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Diabetes, hypertension leading causes of kidney disease

Adherence to good nutrition, clean water and sanitation, and exercising is critical towards averting lifestyle diseases.

Diabetes and Hypertension remain the leading causes of Kidney Diseases, the world over.

According to Mediheal hospital chief kidney transplant surgeon, Dr Saman Sanand Bag, 70% of chronic kidney failure occur due to uncontrolled prolonged diabetes, high blood sugar, and long-standing uncontrolled hypertension.

Speaking at Mediheal hospital during this year’s Kidney Day commemoration, Dr Sanand said chronic kidney disease can be prevented through regular checkups, maintaining ideal body weight, drinking lots of water, and regular passing of urine to prevent urine infection that may end up causing kidney disease.

The surgeon also advised individuals who have been diagnosed with diabetes and hypertension to undergo routine urinary tests and take medication for high blood pressure and blood sugar under their doctors’ supervision.

“Control of BP and blood sugars has been seen to be very effective in preventing kidney disease and preventing the worsening into kidney failure for those already diagnosed with kidney failure symptoms,” he said.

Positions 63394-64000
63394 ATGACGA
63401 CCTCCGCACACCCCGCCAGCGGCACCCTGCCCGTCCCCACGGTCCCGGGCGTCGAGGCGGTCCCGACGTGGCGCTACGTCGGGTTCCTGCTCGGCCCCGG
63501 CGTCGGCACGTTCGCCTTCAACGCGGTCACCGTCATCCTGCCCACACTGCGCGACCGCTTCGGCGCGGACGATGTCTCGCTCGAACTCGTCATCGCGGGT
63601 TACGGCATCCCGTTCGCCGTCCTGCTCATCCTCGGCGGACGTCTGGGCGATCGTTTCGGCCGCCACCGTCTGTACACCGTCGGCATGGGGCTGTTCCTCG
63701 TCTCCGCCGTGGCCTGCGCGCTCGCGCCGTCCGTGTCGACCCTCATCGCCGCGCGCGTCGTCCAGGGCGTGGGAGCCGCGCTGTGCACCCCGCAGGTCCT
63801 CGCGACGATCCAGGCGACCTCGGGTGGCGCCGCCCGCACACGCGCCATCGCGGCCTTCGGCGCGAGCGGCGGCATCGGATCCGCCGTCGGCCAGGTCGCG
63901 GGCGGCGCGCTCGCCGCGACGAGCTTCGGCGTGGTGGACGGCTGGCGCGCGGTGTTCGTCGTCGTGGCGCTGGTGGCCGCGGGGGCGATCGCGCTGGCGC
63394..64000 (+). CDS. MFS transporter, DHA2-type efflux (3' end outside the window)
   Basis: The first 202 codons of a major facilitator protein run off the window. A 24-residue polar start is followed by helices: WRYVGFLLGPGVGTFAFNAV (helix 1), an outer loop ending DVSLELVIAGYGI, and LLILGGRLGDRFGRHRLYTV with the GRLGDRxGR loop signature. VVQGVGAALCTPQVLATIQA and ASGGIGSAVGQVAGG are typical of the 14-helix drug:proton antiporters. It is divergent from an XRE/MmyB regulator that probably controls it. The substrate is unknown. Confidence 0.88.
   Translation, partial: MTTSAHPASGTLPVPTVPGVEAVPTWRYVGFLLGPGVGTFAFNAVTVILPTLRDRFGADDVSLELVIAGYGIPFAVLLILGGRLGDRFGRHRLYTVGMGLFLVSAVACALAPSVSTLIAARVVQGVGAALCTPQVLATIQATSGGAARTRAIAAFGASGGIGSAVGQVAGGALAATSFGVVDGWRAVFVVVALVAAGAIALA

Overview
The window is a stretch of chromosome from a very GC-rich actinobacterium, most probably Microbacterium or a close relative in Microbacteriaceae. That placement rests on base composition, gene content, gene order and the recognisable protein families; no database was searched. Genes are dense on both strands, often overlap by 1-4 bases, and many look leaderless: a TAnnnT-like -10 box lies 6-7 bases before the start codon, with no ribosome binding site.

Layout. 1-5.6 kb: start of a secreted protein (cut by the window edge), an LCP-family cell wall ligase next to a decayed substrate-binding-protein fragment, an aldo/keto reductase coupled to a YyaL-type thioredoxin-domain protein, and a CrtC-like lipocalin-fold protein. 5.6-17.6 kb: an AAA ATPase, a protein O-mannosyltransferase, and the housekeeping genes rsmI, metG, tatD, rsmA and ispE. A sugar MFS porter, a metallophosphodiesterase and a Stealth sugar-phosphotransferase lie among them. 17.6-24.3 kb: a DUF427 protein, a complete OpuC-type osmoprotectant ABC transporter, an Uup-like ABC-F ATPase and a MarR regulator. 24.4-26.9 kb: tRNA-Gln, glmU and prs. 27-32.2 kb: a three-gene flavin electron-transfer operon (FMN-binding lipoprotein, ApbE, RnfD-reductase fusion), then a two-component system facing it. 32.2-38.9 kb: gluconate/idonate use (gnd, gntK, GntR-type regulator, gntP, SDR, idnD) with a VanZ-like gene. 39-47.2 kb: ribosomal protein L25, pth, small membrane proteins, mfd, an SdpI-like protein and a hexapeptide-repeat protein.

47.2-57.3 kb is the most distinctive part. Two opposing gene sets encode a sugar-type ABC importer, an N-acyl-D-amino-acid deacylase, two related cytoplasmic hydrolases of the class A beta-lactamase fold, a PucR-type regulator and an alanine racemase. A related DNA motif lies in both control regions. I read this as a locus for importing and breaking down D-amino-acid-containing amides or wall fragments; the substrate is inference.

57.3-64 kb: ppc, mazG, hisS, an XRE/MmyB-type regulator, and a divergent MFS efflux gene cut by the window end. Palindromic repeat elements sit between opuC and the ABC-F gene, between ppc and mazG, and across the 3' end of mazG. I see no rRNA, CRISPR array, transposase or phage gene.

The medic also appealed to patients who have been diagnosed with kidney failure to try and undergo a kidney transplant as early as possible to add to their quality of life.

“Kidney patients undergoing dialysis should seek transplant within two to three months after being diagnosed. It is unfortunate that 40 to 50% of kidney patients undergoing transplants in our facility are high-risk patients since they have waited for too long after being diagnosed with the disease which continues to affect other organs,” he added.

Kidney transplant, he advised, was the best option for kidney patients instead of regular dialysis which he said only offered temporary therapeutic relief to the patient. “When a patient undergoes dialysis twice or three times a week, the rest of the days the toxins continue piling up and affecting other organs in the body,” he explained.

Dr Sanand also noted that most kidney patients continue with dialysis because they were not aware that transplant facilities were available in local health facilities with the cost of operation significantly reduced compared to seeking surgery abroad.

“At Mediheal Hospital, we have undertaken more than 220 successful kidney transplants within the last three years at a cost of between Sh1.5 million and 1.8 million. The cost for similar transplant in India, South Africa, or the US would be three to four times with other additional costs in travel and accommodation,” he said.

Other challenges include the availability of a donor as well as finances. Most people think when they donate their kidney, they will be deformed and would no longer be normal which is not true, said Dr Sanand. He added that the cost of a kidney transplant locally has also been cushioned by medical insurance such as NHIF.

By Kiptanui Cherono


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